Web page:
On the frontline of research for COVID-19
During the COVID-19 pandemic, NIH has been on the frontline and is conducting and supporting research to prevent, treat and better understand the virus. This investigation is made possible by clinical research volunteers who participate in clinical trials evaluating therapeutics and vaccine candidates against SARS-CoV-2, the novel coronavirus that causes COVID-19, as well as studies of people who have recovered from infection.
The NIH Clinical Center has a website resource where you can find studies related to COVID-19. Researchers across NIH are interested in collecting samples and information from otherwise healthy people, or people with weak immune systems, for studies that investigate the effects of this virus and its development.
The objectives of the studies vary according to the institute investigating COVID-19. For example, the National Institute on Alcohol Abuse and Alcoholism has a study assessing the impact of COVID-19 on alcohol use and the consequences in individuals across the spectrum of alcohol use and those with alcohol use disorder. The National Cancer Institute is examining how immune cells respond to COVID-19 infection.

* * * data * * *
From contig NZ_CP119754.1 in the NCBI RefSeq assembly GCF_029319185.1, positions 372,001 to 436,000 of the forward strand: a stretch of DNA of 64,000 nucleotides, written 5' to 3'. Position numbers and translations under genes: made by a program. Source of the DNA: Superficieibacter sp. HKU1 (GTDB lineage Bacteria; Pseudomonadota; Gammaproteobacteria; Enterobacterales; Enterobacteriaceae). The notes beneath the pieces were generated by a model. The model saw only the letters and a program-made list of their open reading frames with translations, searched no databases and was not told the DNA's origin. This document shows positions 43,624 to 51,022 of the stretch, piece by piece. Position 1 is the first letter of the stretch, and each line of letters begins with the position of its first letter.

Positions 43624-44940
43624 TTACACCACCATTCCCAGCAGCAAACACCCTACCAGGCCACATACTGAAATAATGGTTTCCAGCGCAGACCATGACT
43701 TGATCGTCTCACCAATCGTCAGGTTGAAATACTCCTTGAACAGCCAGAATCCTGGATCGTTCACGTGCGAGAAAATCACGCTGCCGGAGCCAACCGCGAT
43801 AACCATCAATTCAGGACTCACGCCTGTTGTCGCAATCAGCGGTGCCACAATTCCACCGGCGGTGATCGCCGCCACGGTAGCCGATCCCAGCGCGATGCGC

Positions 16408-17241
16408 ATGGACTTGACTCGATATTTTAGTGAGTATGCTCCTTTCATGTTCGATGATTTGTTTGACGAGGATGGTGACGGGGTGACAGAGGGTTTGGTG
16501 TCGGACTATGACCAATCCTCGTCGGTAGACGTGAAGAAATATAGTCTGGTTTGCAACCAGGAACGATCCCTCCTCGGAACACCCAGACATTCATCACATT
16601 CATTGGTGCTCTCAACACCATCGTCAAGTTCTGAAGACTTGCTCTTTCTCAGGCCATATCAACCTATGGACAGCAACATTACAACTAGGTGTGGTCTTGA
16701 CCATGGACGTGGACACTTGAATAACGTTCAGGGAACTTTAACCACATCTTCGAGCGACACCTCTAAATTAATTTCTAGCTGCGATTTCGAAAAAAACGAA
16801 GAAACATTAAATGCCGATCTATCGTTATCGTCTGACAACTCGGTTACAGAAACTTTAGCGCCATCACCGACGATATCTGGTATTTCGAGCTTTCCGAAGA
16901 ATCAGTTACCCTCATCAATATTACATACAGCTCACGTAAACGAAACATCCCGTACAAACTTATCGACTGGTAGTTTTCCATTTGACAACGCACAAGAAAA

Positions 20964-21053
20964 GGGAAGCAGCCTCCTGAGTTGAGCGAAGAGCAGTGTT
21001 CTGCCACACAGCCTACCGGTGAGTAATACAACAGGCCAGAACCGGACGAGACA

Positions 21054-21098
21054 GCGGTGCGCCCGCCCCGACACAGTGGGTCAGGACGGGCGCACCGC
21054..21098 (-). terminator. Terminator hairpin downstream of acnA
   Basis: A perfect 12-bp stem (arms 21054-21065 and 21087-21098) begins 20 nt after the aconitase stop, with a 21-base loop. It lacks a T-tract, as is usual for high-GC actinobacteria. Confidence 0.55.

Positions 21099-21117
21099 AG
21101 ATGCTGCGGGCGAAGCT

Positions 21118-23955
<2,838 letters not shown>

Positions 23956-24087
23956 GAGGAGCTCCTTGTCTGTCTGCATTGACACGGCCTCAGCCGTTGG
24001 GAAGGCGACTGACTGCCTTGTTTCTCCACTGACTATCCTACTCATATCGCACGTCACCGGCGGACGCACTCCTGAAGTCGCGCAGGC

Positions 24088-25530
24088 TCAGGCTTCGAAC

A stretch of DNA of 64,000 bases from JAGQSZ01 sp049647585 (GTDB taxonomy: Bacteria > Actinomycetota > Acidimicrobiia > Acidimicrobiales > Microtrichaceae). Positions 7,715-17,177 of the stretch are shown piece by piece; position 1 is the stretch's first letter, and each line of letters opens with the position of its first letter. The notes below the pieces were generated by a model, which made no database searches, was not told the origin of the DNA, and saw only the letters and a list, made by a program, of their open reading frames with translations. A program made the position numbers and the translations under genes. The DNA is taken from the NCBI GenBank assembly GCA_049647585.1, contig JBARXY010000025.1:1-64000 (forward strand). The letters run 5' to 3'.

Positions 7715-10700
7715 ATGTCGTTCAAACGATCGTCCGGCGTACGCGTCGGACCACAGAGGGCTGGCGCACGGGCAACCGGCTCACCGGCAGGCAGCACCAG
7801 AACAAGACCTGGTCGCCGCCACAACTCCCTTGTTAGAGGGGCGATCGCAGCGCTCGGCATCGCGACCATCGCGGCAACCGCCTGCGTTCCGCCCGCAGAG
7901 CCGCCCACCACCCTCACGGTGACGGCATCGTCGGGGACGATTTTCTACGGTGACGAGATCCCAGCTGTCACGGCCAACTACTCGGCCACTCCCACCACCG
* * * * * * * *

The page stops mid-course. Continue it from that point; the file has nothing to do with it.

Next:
At another institute, the National Human Genome Research Institute is interested in the role genes may play in how COVID-19 affects people with mitochondrial disease (mitochondria are structures within cells that convert the energy from food into a form that cells can use). Even though the objectives of these clinical research studies are different, they all have the same goal - creating treatment strategies that improve people's health.
The NIH, the largest biomedical research agency in the world, is the leader in the investigation to enhance health, lengthen life and reduce illness and disability and these COVID-19 studies are just the latest example of this.
Interested in participating in a COVID-19 study?
- Visit https://cc.nih.gov/recruit/search/covidsearch.html
- Email firstname.lastname@example.org
- Or call the NIH Clinical Center Office of Patient Recruitment at 800-411-1222
- Omar Echegoyen